Vanda Orchids are almost exclusively pure epiphytes that grow wild on trees. This means that if you’re growing Orchids indoors, you can do without substrate and simply mount them on wood or keep them in glass containers (good for small species). With their freely hanging roots, hanging the flowering beauties in a basket or wood slat box is recommended. Polystyrene is good for Orchids kept in plastic hanging pots.
The demanding Vanda Orchids can be watered in two ways. Spray the upper parts of the Orchid, otherwise the plants dry out very quickly. However, avoid waterlogging in the leaf axils, this can cause rotting or the leaves to fall off. A light misting every few days is sufficient in fall and winter.
In contrast, the roots should be watered thoroughly or immersed in water twice a week. Always use room temperature water. You can leave Vanda Orchids immersed in water for around 30 minutes. Then leave the plant to drain off, before putting it back in its container. You should wait until the roots are completely dry before watering it again.
As Vanda Orchids can get by without drawing nutrients from a substrate, they need to be fertilized regularly in summer. You should only use Orchid fertilizer; this can be added to water when watering or immersing the plant.
When the Orchids are kept in wood slat or wood baskets, you only need to repot the plant once it has become too big. Carefully remove the Vanda Orchid from its old home and put it into its new one, which can be a couple of sizes bigger. If you damage the roots while doing this or find any rotten parts, remove them using a sharp knife that has been disinfected. If you are using polystyrene in the plastic pot, this should be replaced every few months. A larger pot is needed every two years.
Vanda Coerulea is an example of a particularly beautiful Vanda species. The color of the flowers ranges from light blue and violet to a deep violet blue.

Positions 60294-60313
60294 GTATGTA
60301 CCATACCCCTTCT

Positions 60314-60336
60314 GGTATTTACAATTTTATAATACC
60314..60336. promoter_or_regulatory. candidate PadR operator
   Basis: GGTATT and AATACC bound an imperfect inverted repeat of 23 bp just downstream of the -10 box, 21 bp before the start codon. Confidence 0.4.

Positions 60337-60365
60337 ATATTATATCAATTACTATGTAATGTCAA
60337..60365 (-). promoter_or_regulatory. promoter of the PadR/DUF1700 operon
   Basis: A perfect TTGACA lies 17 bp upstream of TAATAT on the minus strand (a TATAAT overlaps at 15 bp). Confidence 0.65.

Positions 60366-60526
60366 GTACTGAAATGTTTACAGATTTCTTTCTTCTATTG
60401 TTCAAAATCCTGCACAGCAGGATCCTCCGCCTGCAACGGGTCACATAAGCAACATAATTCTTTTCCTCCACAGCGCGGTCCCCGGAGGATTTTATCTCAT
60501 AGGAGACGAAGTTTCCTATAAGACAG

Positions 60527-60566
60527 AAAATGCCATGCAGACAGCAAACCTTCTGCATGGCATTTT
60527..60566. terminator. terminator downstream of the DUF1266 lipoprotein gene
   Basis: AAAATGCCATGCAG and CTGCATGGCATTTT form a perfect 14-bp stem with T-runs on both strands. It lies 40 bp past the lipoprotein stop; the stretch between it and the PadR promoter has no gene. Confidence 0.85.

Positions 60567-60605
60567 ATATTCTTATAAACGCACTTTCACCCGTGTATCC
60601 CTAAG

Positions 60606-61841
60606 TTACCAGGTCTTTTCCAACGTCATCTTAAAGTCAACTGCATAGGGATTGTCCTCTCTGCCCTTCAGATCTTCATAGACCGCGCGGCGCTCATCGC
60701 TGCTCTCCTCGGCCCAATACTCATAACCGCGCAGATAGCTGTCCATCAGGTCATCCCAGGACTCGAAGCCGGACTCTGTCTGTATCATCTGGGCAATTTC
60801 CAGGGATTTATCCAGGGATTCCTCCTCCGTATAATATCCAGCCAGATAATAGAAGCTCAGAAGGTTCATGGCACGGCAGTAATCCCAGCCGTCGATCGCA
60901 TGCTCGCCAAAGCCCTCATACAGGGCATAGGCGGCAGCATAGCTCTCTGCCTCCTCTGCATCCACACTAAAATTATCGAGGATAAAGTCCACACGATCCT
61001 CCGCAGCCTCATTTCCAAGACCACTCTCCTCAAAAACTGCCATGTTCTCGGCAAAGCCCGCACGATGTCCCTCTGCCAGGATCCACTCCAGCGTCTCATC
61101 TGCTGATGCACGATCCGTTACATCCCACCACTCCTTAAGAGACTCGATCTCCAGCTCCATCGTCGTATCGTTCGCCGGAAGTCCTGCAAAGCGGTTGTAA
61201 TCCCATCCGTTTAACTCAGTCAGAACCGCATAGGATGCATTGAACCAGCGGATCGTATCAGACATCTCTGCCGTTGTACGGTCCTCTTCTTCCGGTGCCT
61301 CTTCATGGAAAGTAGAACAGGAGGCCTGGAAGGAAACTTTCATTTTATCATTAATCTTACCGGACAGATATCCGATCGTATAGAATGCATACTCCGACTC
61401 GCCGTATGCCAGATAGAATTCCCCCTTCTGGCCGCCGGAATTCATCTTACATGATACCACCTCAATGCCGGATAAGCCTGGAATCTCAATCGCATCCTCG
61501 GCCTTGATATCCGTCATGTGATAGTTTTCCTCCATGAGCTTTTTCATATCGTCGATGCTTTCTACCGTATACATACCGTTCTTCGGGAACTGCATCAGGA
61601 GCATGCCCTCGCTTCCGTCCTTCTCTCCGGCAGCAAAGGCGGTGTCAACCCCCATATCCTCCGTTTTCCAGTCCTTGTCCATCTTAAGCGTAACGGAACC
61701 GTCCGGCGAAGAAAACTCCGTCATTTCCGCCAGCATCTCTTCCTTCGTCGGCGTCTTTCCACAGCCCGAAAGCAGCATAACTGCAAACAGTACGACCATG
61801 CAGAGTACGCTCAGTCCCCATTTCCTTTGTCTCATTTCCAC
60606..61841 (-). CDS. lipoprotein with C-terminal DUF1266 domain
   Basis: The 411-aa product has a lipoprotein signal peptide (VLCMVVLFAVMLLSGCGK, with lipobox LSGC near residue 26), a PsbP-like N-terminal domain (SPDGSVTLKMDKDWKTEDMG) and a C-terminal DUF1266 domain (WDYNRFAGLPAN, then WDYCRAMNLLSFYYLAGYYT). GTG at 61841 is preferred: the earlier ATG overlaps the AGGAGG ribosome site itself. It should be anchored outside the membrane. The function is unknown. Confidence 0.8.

Vanda Cristata is also known as Trudelia Cristata. The leathery, strap-leaves grow to a length of 5.9 inches. Their waxy, yellow-green flowers have red-brown stripes on the upper surface and appear between January and April. They have an extremely pleasant smell.
The flowers of Vanda Denisoniana are also very fragrant. They are a vivid white to green-white and have an orange-yellow spot on the base of the lip.
Vanda Pumila is a fairly small-sized species, which only reaches a height of around 5.9 inches. The flowers are white-green with brownish dots and spots. They bloom in summer.
Vanda Orchids play an important role in more than 75 hybrids. These very vigorous hybrids grow to a height of at least 59 inches and are generally easier to maintain than the full species.
Once they reach a certain size, Vanda Orchids develop lateral shoots on their axis. These root on their own after a while and can then be easily removed. In the larger specimens, head parts of the plants also root, which can also be separated
Vanda Orchids are not particularly susceptible to disease. They sometimes become infested with pests such as scale or mealybugs. Mistakes during cultivation are a much more common reason for these very challenging plants suffering a premature end. Too much intense sunlight leads to sunburn, they are also very sensitive to low room temperatures and incorrect watering. Always keep an eye on the roots and leaf axils so that any rotting is detected immediately and can be counteracted in good time. A telltale sign in winter: If blotches appear on the leaves of the plant, there is too much moisture for the ambient temperature. This can potentially lead to a fungal infection.